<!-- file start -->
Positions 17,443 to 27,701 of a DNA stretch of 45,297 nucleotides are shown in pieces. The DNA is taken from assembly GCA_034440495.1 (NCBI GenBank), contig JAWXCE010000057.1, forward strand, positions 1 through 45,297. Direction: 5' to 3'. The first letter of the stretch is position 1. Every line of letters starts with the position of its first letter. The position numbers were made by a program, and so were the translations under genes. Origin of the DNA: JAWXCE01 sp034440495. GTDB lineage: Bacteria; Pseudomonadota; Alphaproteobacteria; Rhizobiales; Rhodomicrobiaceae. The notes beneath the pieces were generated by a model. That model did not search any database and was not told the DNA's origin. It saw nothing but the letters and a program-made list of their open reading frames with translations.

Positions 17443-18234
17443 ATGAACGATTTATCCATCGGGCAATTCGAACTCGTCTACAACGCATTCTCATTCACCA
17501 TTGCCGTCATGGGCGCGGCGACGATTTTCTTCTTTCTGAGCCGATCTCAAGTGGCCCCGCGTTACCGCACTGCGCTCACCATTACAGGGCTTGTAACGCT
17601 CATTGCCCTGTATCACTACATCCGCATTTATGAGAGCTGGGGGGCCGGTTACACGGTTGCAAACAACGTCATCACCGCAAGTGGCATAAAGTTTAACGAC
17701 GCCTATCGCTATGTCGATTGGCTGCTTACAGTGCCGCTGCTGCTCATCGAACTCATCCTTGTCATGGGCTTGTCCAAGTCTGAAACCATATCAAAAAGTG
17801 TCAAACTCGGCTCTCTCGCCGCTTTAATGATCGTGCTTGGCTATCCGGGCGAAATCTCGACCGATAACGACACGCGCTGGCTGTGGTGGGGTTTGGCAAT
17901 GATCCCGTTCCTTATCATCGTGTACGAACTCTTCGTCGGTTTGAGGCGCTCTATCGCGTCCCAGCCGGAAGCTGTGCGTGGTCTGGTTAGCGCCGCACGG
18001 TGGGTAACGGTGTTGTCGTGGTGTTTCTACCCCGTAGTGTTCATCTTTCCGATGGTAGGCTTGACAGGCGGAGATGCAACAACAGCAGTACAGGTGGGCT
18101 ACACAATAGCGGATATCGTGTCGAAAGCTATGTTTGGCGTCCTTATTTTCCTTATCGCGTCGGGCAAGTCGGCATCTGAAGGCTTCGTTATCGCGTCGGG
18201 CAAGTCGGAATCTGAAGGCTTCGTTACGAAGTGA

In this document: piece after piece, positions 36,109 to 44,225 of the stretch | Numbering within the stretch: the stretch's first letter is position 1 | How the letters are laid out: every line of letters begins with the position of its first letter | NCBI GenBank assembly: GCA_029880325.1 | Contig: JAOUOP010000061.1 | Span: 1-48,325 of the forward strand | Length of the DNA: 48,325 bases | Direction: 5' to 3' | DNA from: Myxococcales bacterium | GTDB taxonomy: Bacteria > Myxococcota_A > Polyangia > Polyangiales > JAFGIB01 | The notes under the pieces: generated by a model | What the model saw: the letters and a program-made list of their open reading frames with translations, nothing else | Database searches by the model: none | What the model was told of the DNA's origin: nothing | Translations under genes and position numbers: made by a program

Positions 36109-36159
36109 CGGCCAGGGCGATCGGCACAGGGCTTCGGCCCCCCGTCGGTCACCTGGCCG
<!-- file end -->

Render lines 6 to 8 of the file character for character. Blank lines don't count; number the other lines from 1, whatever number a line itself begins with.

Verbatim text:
17701 GCCTATCGCTATGTCGATTGGCTGCTTACAGTGCCGCTGCTGCTCATCGAACTCATCCTTGTCATGGGCTTGTCCAAGTCTGAAACCATATCAAAAAGTG
17801 TCAAACTCGGCTCTCTCGCCGCTTTAATGATCGTGCTTGGCTATCCGGGCGAAATCTCGACCGATAACGACACGCGCTGGCTGTGGTGGGGTTTGGCAAT
17901 GATCCCGTTCCTTATCATCGTGTACGAACTCTTCGTCGGTTTGAGGCGCTCTATCGCGTCCCAGCCGGAAGCTGTGCGTGGTCTGGTTAGCGCCGCACGG